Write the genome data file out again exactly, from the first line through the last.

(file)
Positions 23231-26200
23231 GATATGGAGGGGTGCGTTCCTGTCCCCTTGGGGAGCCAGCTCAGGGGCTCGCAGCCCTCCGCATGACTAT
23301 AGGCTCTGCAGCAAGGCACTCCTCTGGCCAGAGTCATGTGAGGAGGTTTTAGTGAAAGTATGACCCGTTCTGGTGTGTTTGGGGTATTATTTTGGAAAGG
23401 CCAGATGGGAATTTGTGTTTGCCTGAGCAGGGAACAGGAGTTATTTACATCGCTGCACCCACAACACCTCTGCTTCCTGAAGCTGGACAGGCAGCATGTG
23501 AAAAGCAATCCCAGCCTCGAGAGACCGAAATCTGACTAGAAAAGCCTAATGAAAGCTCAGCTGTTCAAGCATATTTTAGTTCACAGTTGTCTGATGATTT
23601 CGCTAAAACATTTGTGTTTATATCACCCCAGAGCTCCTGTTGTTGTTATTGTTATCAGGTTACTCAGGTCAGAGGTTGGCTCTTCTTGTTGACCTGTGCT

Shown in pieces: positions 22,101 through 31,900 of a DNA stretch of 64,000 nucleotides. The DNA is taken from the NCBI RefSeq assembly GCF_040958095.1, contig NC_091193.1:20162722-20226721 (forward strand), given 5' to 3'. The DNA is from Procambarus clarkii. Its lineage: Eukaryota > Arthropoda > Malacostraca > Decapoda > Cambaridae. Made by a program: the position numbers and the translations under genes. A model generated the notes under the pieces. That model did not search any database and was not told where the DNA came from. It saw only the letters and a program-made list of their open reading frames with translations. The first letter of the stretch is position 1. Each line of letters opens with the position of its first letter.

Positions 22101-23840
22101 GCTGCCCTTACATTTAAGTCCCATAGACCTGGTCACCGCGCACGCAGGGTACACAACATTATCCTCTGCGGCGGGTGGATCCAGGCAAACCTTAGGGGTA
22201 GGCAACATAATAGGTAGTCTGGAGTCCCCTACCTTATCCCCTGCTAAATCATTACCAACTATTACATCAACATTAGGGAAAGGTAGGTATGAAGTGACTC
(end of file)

Positions 23231-26200
23231 GATATGGAGGGGTGCGTTCCTGTCCCCTTGGGGAGCCAGCTCAGGGGCTCGCAGCCCTCCGCATGACTAT
23301 AGGCTCTGCAGCAAGGCACTCCTCTGGCCAGAGTCATGTGAGGAGGTTTTAGTGAAAGTATGACCCGTTCTGGTGTGTTTGGGGTATTATTTTGGAAAGG
23401 CCAGATGGGAATTTGTGTTTGCCTGAGCAGGGAACAGGAGTTATTTACATCGCTGCACCCACAACACCTCTGCTTCCTGAAGCTGGACAGGCAGCATGTG
23501 AAAAGCAATCCCAGCCTCGAGAGACCGAAATCTGACTAGAAAAGCCTAATGAAAGCTCAGCTGTTCAAGCATATTTTAGTTCACAGTTGTCTGATGATTT
23601 CGCTAAAACATTTGTGTTTATATCACCCCAGAGCTCCTGTTGTTGTTATTGTTATCAGGTTACTCAGGTCAGAGGTTGGCTCTTCTTGTTGACCTGTGCT

Shown in pieces: positions 22,101 through 31,900 of a DNA stretch of 64,000 nucleotides. The DNA is taken from the NCBI RefSeq assembly GCF_040958095.1, contig NC_091193.1:20162722-20226721 (forward strand), given 5' to 3'. The DNA is from Procambarus clarkii. Its lineage: Eukaryota > Arthropoda > Malacostraca > Decapoda > Cambaridae. Made by a program: the position numbers and the translations under genes. A model generated the notes under the pieces. That model did not search any database and was not told where the DNA came from. It saw only the letters and a program-made list of their open reading frames with translations. The first letter of the stretch is position 1. Each line of letters opens with the position of its first letter.

Positions 22101-23840
22101 GCTGCCCTTACATTTAAGTCCCATAGACCTGGTCACCGCGCACGCAGGGTACACAACATTATCCTCTGCGGCGGGTGGATCCAGGCAAACCTTAGGGGTA
22201 GGCAACATAATAGGTAGTCTGGAGTCCCCTACCTTATCCCCTGCTAAATCATTACCAACTATTACATCAACATTAGGGAAAGGTAGGTATGAAGTGACTC